Talk:Requests for comment/Unit testing

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P858snake (talkcontribs)

PHP is pretty much static/similar on all platforms, so running PHPUnit in CruiseControl or on your localhost is enough to know that the code is good (if it passes the test). -- This statement is mostly only of theoretical value, because recently we have seen some tests that were/are still broken on CC but not locally, or that were broken locally but not on CC.

This post was posted by Peachey88, but signed as

πŸ˜‚ (talkcontribs)

Yes this is a problem. Some of it's differences in setup between ci.tesla and people's local installs. Differences in pass/fail between setups is usually an indication of a problem that needs fixing anywayΒ :)

Krinkle (talkcontribs)

May also be related to CruiseControl install using SQLite and (most local installs) using MySQL.

πŸ˜‚ (talkcontribs)

That's part of the reason. It's why I always test phpunit on bothΒ :)

Hashar (talkcontribs)

Maybe we could add CruiseControl build against postgre and MySQL and just running the Database group.

πŸ˜‚ (talkcontribs)

Can we please not install pgsql on ci.tesla? The reason we use sqlite over mysql is because it's nice and lightweight and we're on a VM.

Bryan (talkcontribs)

Also, Windows. Some tests fail on Windows that do not fail on Linux.

πŸ˜‚ (talkcontribs)

I'm not looking to build a test cluster with multiple VMs running different OSs.

Reply to "PHP similarity"

additional wikitech-l discussion re testing interactions

Sumanah (talkcontribs)
Reply to "additional wikitech-l discussion re testing interactions"
Albill (talkcontribs)

I see that there is discussion on the page about having various browsers running in virtual machines.

A relatively cheap solution for this is VirtualBox, an open source project under GPLv2 for virtualization run by Oracle. This is an easy way to create VMs for Windows and various flavors of Linux (OS X is forbidden by Apple licensing requirements).

Some groups have been using VirtualBox in conjunction with Vagrant, which can deploy VirtualBox VMs through command line and/or script to set up test environments easily and then to take them down again.

I'm told that there may be licensing restrictions on using more than a set body of VirtualBox instances from Oracle but it isn't clear to me what the strictures might be and there are no docs about it on the website that I've seen.

Reply to "Virtual Machines"

Jenkins instead of CruiseControl.

Krinkle (talkcontribs)

As part of the Continuous integration project, Chad did some research to alternatives for CruiseControl.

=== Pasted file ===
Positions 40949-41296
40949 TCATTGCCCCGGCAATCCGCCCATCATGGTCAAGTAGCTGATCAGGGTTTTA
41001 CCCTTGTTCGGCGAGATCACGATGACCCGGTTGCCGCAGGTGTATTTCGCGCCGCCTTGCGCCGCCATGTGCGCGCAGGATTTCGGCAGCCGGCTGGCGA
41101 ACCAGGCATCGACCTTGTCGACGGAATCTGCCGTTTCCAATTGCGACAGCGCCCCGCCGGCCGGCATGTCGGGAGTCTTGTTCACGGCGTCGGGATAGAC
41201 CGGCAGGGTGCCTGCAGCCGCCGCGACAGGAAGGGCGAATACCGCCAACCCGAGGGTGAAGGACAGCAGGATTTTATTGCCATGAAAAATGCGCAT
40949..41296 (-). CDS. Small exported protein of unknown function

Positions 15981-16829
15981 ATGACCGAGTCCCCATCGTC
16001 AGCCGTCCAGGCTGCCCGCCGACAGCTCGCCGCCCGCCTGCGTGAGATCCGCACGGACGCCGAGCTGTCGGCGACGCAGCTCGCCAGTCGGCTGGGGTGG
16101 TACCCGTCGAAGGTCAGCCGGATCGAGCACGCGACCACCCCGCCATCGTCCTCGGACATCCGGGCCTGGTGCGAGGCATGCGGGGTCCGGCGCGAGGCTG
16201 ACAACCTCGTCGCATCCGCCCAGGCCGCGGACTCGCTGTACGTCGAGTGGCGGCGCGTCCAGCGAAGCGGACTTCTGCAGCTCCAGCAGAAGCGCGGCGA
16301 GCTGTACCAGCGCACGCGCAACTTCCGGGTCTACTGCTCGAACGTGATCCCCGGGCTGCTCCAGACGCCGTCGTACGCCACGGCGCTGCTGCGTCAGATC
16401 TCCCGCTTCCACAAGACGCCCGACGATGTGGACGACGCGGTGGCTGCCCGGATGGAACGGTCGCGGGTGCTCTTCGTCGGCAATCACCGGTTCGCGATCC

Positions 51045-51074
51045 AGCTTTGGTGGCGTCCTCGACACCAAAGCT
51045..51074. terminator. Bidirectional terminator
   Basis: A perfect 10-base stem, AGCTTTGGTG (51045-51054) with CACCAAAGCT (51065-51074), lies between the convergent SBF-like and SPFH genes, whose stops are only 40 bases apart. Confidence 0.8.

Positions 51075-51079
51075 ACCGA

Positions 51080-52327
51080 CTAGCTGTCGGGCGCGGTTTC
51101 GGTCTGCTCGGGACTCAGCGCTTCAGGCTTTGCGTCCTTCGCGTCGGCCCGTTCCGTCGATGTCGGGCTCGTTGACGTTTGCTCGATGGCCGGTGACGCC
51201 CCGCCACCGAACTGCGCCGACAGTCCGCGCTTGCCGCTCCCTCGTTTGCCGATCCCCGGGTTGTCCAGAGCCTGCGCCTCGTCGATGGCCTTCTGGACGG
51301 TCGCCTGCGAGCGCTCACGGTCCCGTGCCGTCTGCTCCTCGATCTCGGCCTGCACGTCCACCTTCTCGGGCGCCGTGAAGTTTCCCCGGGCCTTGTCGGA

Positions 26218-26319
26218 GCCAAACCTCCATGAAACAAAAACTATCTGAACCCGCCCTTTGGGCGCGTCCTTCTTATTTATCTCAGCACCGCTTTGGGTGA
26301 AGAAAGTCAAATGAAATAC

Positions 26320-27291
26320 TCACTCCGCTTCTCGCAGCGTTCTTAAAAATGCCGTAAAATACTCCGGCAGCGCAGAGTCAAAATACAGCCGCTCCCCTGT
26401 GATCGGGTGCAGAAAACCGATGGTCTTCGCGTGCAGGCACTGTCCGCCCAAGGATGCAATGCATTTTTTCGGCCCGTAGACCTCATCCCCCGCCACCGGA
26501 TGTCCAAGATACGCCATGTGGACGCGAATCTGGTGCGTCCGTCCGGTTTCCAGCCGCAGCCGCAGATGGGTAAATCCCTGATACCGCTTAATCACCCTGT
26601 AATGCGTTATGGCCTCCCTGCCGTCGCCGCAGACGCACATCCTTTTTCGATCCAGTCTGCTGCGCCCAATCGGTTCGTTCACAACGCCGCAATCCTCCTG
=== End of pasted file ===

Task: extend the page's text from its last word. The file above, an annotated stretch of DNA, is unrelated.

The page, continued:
I doesn't affect this RFC directly since Jenkins (the replacement that Chad found for CruiseControl) meets the same requirements and specification, it's just "better" and easier to use than CruiseControl.

Just thought I'd mention that hereΒ :)

Sumanah (talkcontribs)

And my understanding is that we are now using Jenkins instead of Cruise Control.

Reply to "Jenkins instead of CruiseControl."
Mglaser (talkcontribs)

I am not sure whether we should drop Selenium completely. Selenium tests do test the application as a whole. While I agree that a lot of things that are currently tested with Selenium can be substituted with QUnit or similar, I still think that selenium tests should be used to check more complex interaction patterns, e.g. to test a file uploader or GUI elements that interact via AJAX with the server.

Also, keep in mind that selenium tests are quite easy to record. While experienced developers like us probably tend to write the tests instead of recording, I think that we can actually reduce the barrier for others.

Krinkle (talkcontribs)

Both QUnit and TestSwarm are written with asynchronous and ajax support in mind. Our current test suite is in a static html-file, we're currently finishing up a to instead run these tests on Special:QUnitTest or something like that. But that's something on our end, not in QUnit.

File uploads are more complicated though, yes. But that is integration testing (or smoke testing), not unit testing. For unit testingæ' we want to and already have dropped Selenium. For integration testing, unless we find a better alternative, we should probably stick to Selenium.

Anyway, one thing at a time. Right now we're trying to clean up and get an infrastructure going on for Unit testing. Feel free to start an RFC for integration/smoke testing. There have been some alternatives, but it's an interesting topic to take next.

Reply to "Selenium's not dead :)"

request for testing documentation

Sumanah (talkcontribs)

A community member requests a document that fulfills the following:

  • Imagine being a contributor who wants to add code and test it
  • Link to internal step-by-step instructions rather than general external definitions of a term
    • (the "target group") will probably know the meaning of a term or tool - the point is how to use things in mediawiki context as a contributor
  • Add linked steps on
    • where to commit the code
    • where to commit the tests